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Doctors Serving the Individuals of Utah

Discovering the right medical service provider can be hard. When you are trying to find the finest alternative for you and your liked ones, there are a great deal of aspects to think about. This was among the main factors that we began Utah Medical Professional Associates. We provide information about a few of the most highly evaluated and searched for doctor in Utah Our ideas are based on feedback from clients and info that can be found online about the service providers.

The State of the Medical Profession in Utah

Utah is certainly on the forefront of the medical market. It is a good family atmosphere and is a preferable location to live. This has permitted Utah to bring in a few of the biggest minds in medicine. With centers like Primary Children’s Healthcare facility, LDS Health center, and many other world-class medical centers, it is no surprise that individuals from all over the world concerned Utah to be treated for their illnesses.

The Dental Care Occupation in Utah

The oral health industry in Utah is likewise world class. Utah has a few of the most prominent dental training centers in the nation, not to discuss remarkable dental care service providers. The competitive atmosphere for dentistry has actually needed dentists to go above and beyond the call of task to contend for the company of the regional homeowners. This drives them to complete extra continuing education and supply exceptional customer support to each and every patient. If you are in need of a great dentist in Salt Lake City, we highly recommend Canyon Rim Dental Salt Lake.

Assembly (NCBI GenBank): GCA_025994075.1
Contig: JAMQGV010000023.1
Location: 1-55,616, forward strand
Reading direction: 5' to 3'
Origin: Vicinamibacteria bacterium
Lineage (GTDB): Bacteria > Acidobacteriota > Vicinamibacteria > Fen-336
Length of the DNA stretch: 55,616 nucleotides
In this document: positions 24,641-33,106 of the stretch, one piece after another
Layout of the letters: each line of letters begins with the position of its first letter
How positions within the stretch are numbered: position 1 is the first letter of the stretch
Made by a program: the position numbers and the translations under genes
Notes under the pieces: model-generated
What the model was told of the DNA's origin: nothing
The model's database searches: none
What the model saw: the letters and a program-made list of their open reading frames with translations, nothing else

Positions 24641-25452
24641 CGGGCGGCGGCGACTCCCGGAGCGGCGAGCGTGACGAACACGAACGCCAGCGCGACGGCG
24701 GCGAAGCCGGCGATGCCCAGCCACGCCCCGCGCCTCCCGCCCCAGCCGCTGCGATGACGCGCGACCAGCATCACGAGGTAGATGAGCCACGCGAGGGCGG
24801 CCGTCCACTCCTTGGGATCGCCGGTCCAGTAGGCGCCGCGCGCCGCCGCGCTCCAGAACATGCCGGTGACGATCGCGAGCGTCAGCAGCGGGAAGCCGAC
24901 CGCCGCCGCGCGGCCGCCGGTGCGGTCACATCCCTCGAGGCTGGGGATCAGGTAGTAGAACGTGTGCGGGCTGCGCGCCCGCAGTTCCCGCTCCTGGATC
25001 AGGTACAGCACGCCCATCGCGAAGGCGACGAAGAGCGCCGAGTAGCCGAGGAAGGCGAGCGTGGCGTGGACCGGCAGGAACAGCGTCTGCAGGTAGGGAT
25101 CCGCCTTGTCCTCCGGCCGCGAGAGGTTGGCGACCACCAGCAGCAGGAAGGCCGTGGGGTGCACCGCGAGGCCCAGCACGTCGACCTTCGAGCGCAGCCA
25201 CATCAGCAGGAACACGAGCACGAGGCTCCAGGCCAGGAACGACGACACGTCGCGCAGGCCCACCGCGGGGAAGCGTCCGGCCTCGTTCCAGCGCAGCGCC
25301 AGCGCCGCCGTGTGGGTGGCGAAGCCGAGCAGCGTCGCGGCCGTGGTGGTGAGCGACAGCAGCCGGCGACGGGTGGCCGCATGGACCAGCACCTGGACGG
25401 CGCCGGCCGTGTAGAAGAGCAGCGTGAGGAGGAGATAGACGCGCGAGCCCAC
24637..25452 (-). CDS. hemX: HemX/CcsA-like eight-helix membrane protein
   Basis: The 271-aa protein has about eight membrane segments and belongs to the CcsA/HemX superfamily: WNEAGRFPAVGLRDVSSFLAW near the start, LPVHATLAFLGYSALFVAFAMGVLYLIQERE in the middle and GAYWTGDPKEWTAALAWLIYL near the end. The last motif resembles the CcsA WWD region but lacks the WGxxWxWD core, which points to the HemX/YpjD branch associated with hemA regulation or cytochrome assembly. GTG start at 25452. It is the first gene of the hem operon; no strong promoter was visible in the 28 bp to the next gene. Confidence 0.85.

Chiropractic Care and Spine Health in Utah.

Just like other medical classifications in Utah, Chiropractic care and spinal column health is no exception. There are numerous chiropractic doctors in Utah and most of them enjoy living here. This needs them to raise their care to a whole new level. You can expect that any chiropractic specialist who does not have extraordinary customer service abilities will not been around for too long in Utah.

Massage Providers

While it is not precisely a medical category, massage is a significant element in the total health of Utah homeowners. Whether a Utah citizen is seeking a massage for a sports injury, or merely for relaxation, massages are an important part of the wellness of Utah homeowners.

Best Activities to do if You are Spending a Day in Salt Lake City